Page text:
Today, CSCs are playing the role of a catalyst in extending access to technology and services for citizens, especially in rural areas and in the process, paving Grassroot penetration of digital services and, hence, fostering participation in governance. The objective of the CSC scheme is to provide non-discriminatory access to e-services to rural citizens by making it a complete service delivery center, by creating the physical service delivery infrastructure and utilizing the back-end infrastructure already created in terms of other MMPs. The CSC 2.0 is envisaged as a transaction-based and service delivery-based model, delivering a large bouquet of e-services through a single delivery technological platform, which would increase the sustainability of the CSCs across the country.

The role of CSC e-Governance Services India Limited (CSC SPV), a special purpose vehicle set up by the Ministry of Electronics and Information Technology to oversee the implementation of the CSC scheme, is engaged by the Government as the overall implementing agency for the success of the CSC 2.0 scheme. The body constantly engages with various Government departments, business establishments, banks, insurance companies, and educational institutions to augment the range of services that can be provided through CSCs and thereby ensure their sustainability. As of today, there are around 3,65,918 functional CSCs in India, of which 2,65,398 cover the gram panchayats.

These bodies are run by individuals called the Village Level Entrepreneurs (VLEs), who are co-opted into the ecosystem from the community they serve. Currently, around 28 Central Government services are offered to the citizens through the CSC network that uses the centralized Digital Seva Portal. State G2C services, ranging from 10 to 400 in various States, are also delivered through CSCs in collaboration with various State Governments and other departments.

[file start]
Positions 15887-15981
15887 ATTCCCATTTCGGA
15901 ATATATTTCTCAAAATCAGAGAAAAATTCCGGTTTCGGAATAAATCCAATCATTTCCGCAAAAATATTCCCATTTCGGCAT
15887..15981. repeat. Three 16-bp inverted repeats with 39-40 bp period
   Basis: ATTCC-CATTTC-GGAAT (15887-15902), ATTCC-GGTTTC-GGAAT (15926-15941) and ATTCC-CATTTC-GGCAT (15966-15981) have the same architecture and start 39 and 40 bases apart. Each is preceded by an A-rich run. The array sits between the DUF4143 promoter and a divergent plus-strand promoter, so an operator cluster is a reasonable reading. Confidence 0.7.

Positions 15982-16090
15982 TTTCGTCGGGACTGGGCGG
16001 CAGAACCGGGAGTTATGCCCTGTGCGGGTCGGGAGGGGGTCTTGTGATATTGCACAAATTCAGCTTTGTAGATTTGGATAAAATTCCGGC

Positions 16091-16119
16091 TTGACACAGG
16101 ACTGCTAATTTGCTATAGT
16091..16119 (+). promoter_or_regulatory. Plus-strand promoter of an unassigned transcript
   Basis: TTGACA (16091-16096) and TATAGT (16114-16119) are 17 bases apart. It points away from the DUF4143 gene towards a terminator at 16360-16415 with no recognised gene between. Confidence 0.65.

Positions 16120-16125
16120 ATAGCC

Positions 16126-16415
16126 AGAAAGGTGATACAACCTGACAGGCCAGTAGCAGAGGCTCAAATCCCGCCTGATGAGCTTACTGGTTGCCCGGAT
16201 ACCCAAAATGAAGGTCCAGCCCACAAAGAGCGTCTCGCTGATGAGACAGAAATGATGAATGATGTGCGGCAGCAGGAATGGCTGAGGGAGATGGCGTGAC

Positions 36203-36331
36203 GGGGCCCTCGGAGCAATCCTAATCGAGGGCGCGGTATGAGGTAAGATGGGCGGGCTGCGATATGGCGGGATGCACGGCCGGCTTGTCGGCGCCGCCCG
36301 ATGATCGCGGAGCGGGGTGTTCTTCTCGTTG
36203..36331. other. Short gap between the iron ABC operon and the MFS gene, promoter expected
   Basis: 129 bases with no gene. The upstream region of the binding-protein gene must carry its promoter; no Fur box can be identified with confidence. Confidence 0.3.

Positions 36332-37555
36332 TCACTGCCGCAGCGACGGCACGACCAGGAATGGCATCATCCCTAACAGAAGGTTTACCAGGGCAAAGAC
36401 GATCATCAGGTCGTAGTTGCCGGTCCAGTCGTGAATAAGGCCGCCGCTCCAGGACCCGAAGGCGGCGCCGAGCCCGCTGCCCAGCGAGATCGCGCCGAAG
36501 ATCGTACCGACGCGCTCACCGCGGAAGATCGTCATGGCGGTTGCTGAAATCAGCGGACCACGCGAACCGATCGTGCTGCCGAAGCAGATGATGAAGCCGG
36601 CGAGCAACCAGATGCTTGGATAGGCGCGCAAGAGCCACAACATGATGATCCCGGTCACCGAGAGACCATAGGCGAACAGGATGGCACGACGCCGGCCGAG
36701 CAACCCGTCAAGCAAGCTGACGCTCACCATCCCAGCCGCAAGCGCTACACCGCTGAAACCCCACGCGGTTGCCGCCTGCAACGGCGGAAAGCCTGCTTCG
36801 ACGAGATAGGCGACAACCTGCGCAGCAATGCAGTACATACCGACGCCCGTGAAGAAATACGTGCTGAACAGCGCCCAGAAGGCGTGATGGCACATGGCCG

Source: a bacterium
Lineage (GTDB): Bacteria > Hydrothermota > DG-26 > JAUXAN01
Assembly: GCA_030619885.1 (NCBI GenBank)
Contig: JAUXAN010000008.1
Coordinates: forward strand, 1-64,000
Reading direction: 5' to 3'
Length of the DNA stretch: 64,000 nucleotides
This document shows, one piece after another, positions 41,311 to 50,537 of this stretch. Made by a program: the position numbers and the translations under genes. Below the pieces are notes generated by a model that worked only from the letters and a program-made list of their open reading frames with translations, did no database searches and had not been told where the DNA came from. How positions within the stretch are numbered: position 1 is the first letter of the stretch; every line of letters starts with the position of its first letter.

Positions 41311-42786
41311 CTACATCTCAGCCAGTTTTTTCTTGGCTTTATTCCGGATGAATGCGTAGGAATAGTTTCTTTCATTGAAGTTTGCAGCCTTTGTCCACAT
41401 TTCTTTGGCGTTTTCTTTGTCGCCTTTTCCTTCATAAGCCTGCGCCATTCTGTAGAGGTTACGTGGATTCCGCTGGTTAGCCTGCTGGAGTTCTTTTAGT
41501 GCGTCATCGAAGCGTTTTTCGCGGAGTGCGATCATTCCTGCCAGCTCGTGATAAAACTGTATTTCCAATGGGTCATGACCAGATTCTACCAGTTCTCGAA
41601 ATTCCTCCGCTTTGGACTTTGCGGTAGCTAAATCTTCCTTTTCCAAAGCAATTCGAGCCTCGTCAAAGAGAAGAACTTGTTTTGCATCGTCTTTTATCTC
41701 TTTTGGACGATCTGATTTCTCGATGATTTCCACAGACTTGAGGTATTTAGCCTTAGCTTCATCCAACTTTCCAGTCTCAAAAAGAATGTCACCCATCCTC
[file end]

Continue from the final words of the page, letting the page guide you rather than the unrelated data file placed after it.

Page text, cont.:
In a rough estimate today, around 12 lakh people have been provided direct or indirect employment through their engagement with CSC across the country. Despite rapid urbanisation, more than 66 percent of our population still resides in rural areas. Hence, providing livelihood opportunities is crucial for this vast segment of the population. The launching of developing entrepreneurship capabilities in rural areas by enabling the CSCs to implement various important programmes is a paradigm shift in the approach of bridging the digital divide.

This initiative is expected to ignite rural development and reduce migration of the young generation to cities. As India continues to grow as a digital economy, rural communities need avenues and employment opportunities that are based on the digital infrastructure. Gradually, the CSCs are being positioned as change agents, promoting rural entrepreneurship and building rural capacities and livelihoods.

The CSCs provide a successful model for creating rural entrepreneurship that leverages new-age opportunities through a sound business and social development service framework. This approach has a natural call for continuation in the years to come to meet citizens’ expectations and the Government’s vision of delivery of services at their doorstep.

(The writer is Dr. Dinesh Tyagi, CEO, Common Services Centre)

Photo by Parij Borgohain.